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Fall Prevention Awareness Week – September 24th – 30th 2018

Nothing in life is more inevitable than the fact that one day we will all be old or in need.  When we think of those at falls risk we visualise very frail elderly relatives shuffling around their homes on their own but the reality is that falls impact a much wider population.  30% of all people older than 65 and 50% of all people older than 80 have a fall at least once a year.1

Falls are estimated to cost the NHS over £2.3 billion each year.1 Not only do falls cause pain, immobility and distress to the patient but they also impact on that person’s carer and wider family, which very often are other vulnerable or elderly people.

So, who is at risk?

Risk factors are separated into intrinsic factors, those which are inherent to the person and extrinsic, those which are related to the environment. Intrinsic factors include old age, chronic conditions such as diabetes, dementia and arthritis, previous falls and poor vision or balance. There is very little that can be done about many of the intrinsic factors; good medicine management, correct sight wear and regular testing will all improve someone’s risk of a fall. The extrinsic factors can often be much easier to manage. They include lack of handrails, dim lighting, obstacles or trip hazards and slippery or uneven surfaces. However, is it that simple for a person at falls risk to get handrails fitted or improve the lighting in their home? We all have that odd job that we need to complete at home but very few of us get around to doing it. And how receptive are people at receiving the advice and acting on it. Research suggests many at risk believe it doesn’t apply to them yet or that falling is a part of getting older. Often advice about hazard perception is considered patronising and assumes the person is senile.

The challenge is bigger than first anticipated. So how do we really reduce the risk?

  1. One of the main elements that must be tacked to reduce the risks associate with falls is balance and exercise. This advice is well received by patients and is most effective when incorporated into every day activity or routines. As well as Tai Chi, Otago and LiFE there are a number of tailored exercise programmes that people can follow which if all over 65’s followed would prevent 7,000 unnecessary deaths a year – from hip fractures alone.1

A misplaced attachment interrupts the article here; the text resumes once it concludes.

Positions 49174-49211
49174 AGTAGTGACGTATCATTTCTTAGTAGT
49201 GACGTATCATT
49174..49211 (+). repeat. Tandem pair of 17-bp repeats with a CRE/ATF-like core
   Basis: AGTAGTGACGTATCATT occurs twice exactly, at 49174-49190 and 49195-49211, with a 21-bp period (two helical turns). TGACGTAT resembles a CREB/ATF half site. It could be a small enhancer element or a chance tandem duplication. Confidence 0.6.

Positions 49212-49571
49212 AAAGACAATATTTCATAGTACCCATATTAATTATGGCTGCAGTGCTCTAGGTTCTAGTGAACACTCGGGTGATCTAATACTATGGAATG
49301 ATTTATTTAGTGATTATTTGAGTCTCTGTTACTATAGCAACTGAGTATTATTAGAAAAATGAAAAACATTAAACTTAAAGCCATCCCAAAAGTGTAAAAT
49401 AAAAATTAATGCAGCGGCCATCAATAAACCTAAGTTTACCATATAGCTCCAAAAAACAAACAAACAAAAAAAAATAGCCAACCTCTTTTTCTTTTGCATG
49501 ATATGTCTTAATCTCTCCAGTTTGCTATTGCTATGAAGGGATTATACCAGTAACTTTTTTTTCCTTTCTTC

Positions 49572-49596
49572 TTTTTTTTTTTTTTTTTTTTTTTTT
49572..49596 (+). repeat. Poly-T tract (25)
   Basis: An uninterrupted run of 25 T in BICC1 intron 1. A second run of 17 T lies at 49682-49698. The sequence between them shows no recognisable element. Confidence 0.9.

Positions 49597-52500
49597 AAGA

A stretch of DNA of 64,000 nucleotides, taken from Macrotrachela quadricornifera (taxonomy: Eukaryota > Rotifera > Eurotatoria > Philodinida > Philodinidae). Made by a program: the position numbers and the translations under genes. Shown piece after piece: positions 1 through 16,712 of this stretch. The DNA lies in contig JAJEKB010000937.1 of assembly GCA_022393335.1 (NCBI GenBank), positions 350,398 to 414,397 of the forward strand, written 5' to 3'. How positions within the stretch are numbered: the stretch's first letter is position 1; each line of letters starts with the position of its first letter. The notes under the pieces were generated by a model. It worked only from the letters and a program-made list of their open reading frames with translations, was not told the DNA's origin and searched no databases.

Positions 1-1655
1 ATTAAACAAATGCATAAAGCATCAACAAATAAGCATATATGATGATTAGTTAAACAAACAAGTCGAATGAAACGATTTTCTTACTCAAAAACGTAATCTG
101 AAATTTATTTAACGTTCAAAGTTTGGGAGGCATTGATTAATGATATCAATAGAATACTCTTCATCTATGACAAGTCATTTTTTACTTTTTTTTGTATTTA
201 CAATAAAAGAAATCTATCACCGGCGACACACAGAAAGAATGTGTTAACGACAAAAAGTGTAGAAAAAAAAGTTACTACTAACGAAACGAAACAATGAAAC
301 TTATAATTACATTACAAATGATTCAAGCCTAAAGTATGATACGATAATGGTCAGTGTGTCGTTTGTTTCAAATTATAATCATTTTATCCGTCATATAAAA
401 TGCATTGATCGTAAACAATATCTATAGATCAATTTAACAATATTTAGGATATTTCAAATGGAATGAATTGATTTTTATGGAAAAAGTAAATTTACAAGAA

2. Medication review and regular check-ups are vital for reducing risk. Any recent falls should be recorded and the nature and cause discussed. Medication which cause drowsiness, dizziness, low blood pressure or blurred vision should be identified and if possible taken at a time of day that has the least impact.
  3. Regular sight and hearing tests are simple or organise can both reduce the risk of falls as well as ensuring people can keep their independence and aren’t missing vital information oral and aural.
  4. Those with a good support network of family are friends are also less at risk as they can share their concerns and ask for help when it is needed. People who are more isolated will take partake in more risky behaviours as they try to manage on their own.
  5. The final and most obvious activity that reduces risk is to safe check the home. Removing uneven flooring, rugs and trip hazards and fixing hand rails. Good footwear is also essential to ensure a steady footing.

If these 5 elements were tackled the impact would be substantial not only on the wellbeing of those over 65 but also the cost savings for the NHS through reducing the 4 million hospital bed stays each year in England alone. As healthcare professionals, it is our responsibility to educate those at risk of falls and move our attention to prevention rather than treatment.


  1. Age concern – Stop falling
  2. NICE Clinical guideline [CG161]
  3. Age concern- Don’t mention the F-word – 2012


Click here to see our guest blog titled ‘Driving at Christmas’ by Paul Clarke